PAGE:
#3This simmering space…
Based on a true story.
As if it was being announced, as at the start of a movie.
She remembers that she once watched a documentary about a musician… Who was it? Yes, it was about Nick Cave. It had been a few months ago. She tries to recall what it was about. In a notebook, she finds a few quotes which she collected from the documentary. It was not that she was a fan of Nick Cave. Of course, she had heard of him, as the frontman of Nick Cave and the Bad Seeds. But this documentary was more about the artistic process, rather than a simple documentary about a famous band, with interviews interspersed with stage recordings. She had watched the film about eight times, but still it took her some time, now, to remember the scenes. The first quote she found in her notebook was:
“In the end I’m not interested in that which I fully understand. The words I have written over the years are just a veneer. There are truths that lie beneath the surface of words. Truths that lie like a sea monster…they come up, and then they disappear. What performances and songs are to me, is finding a way to tempt the monsters to the surface. To create a space where the creature can break through, to what is real and what is known to us. This simmering space, where imagination and reality intersect, this is where all love and tears and joy exist. This is the place. This is where we live.”
To break through the surface
of the real and the known.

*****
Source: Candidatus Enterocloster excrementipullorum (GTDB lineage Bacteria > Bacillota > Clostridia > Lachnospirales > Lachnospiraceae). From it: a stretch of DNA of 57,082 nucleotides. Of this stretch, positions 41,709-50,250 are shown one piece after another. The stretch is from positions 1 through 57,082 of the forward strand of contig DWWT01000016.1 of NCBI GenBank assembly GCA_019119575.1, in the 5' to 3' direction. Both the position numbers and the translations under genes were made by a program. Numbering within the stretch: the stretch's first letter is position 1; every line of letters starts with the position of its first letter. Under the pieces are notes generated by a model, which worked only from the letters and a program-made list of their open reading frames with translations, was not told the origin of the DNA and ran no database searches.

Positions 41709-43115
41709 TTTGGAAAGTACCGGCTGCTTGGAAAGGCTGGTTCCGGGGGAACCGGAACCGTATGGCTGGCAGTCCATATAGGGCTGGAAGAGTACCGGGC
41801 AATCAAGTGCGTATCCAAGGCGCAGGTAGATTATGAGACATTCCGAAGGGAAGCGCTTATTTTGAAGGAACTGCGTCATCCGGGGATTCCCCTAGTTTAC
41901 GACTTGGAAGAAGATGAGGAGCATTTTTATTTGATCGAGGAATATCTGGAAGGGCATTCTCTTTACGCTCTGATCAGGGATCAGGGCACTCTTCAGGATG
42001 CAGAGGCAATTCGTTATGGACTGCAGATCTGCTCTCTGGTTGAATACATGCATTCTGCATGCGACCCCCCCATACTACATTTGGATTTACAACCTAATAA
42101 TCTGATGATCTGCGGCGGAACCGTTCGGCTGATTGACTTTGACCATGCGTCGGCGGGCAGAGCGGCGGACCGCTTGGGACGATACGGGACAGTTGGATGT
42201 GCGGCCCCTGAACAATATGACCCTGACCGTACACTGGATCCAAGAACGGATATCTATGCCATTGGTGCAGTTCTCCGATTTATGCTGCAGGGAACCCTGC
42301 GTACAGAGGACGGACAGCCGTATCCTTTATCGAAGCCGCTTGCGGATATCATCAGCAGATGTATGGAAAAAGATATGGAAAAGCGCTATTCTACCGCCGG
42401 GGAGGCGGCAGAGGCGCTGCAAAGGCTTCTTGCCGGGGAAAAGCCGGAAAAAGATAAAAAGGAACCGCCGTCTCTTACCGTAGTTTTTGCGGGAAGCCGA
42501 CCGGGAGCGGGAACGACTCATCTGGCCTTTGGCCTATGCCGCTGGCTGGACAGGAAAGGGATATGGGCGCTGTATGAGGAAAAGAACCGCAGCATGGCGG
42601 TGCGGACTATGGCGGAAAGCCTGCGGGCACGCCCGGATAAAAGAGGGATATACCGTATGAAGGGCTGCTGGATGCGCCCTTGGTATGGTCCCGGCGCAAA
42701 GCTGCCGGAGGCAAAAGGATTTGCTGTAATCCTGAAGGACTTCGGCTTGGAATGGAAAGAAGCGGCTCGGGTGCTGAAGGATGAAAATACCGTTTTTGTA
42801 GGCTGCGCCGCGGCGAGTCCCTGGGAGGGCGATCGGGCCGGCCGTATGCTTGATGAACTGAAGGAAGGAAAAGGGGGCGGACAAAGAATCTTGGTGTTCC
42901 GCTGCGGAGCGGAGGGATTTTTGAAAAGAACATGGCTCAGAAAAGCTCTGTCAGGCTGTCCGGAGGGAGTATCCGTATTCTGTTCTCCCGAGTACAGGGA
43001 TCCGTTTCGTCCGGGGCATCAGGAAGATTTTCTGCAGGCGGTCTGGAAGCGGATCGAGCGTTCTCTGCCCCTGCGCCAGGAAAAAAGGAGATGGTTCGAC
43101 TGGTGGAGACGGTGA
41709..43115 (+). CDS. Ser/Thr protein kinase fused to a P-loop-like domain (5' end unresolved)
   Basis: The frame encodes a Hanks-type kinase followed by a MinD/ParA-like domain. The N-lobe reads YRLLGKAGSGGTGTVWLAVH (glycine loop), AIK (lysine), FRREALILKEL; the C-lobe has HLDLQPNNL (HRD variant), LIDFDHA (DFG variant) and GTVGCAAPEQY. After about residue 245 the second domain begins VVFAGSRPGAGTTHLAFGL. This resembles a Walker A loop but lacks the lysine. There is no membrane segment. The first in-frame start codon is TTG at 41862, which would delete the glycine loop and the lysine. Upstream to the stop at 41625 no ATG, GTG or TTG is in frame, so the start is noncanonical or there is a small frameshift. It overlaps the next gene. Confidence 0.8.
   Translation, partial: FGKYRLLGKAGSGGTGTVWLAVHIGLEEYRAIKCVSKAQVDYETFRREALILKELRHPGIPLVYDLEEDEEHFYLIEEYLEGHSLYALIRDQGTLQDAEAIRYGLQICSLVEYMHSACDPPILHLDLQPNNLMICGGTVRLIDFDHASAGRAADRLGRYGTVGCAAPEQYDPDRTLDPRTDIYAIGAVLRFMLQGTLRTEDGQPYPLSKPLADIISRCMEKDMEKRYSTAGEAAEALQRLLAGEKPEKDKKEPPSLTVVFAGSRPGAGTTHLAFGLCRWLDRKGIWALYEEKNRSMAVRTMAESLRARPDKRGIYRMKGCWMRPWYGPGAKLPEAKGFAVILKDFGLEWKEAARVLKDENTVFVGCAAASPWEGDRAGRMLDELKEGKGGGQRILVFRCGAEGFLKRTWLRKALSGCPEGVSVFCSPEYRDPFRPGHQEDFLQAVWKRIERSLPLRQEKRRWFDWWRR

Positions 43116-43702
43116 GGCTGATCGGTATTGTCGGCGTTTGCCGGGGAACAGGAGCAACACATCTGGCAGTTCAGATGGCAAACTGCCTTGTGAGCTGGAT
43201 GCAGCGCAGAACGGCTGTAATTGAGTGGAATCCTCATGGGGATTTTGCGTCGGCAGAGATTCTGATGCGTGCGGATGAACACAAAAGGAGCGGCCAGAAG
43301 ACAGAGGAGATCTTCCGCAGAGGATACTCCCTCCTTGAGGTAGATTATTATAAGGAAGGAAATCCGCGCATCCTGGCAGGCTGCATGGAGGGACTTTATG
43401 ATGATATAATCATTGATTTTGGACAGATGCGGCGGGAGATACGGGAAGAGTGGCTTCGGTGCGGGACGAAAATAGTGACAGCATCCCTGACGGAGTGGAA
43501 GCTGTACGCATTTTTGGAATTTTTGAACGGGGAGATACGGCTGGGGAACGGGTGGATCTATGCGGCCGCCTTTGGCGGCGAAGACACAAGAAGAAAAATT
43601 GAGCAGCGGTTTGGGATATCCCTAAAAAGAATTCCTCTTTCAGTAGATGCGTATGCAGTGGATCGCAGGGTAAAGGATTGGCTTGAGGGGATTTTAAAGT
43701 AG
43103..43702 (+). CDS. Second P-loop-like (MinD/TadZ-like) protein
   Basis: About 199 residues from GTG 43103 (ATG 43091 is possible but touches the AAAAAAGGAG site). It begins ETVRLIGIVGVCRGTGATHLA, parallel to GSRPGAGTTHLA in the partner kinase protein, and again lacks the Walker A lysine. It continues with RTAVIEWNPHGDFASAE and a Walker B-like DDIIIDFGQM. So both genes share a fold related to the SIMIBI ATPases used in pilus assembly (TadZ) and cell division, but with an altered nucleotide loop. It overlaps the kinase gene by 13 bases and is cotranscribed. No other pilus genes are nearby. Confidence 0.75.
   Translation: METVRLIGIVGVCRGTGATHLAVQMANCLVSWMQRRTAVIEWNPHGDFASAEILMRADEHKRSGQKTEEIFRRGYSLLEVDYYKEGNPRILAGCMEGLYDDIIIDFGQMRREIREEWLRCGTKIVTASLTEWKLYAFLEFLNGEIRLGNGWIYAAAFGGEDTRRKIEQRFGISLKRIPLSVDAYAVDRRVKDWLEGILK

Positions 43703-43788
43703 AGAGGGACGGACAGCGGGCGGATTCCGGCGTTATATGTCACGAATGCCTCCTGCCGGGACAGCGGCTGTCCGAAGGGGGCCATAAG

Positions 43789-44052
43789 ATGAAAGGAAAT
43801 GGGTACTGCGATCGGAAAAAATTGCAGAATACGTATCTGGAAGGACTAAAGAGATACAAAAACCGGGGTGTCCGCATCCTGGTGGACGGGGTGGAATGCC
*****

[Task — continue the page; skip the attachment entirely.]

This was the end of the documentary, she recalls. It’s a beautiful description of the artistic process, of the artistic value, and the need to create. To break through the surface of the real and the known. To look further, beyond what we can see. To not just accept realty as it appears to us. She knows Nick Cave as the musician, the singer and songwriter, the actor, the composer, the screenwriter, the man with the long black hair, the intense eyes and always sophisticated appearance. Every detail of his appearance is controlled. His kind of pretending to be out of control, to be the rockstar.
“This is my 20.000th day on earth.”
In the first scene of the documentary, Nick is waking up in this bedroom, next to a woman. It must be his wife. She remembers her from photos in a magazine of them together. The curtains are white and waving, the window behind them open. Nick is getting up; he walks into the bathroom and looks at himself in the mirror. She remembers the voiceover is his own voice, talking about marriage. Marriage is a kind of cannibalism. He cooks her in a big pot, something like that. Maybe she can find this scene… She doesn’t have the DVD, or the download anymore, but it’s probably online, posted illegally by somebody. She finds it a nice way to start a documentary: with the most intimate space – someone’s bedroom and their wife.
Jaguar, Ray Winstone, Blixa Bargeld
The next page of her notebook. Yes, the in-between places. Nick was driving a beautiful car; she imagined it was a Jaguar, his own Jaguar. He talks to actor Ray Winstone, as if he is a good friend. She can’t remember their conversation; only that he was an older-looking guy. And suddenly he disappears from the car. Blixa was the former band member. They are talking about the good old times. She realizes that they must have separated on good terms.
ARCHIVE space projector, mess, books, records, personal stuff etc.
In this scene we are viewing Nick’s personal archive. It looks like an old-fashioned library. On the wall there are photos being projected. His wife, his muse, how he met her in a London Museum; at that moment, there was a ‘big bang’. Every woman he ever wanted – they all came together in one big bang. She remembers that she felt touched by this scene. The ultimate love. It does exist.
”It happens when you discover a piece of art,
or have a giant traumatic experience.”
“Because memory is what we are.”
“Those moments are the keys of the heart, that really change things. It happens when you discover a piece of art, or have a giant traumatic experience.”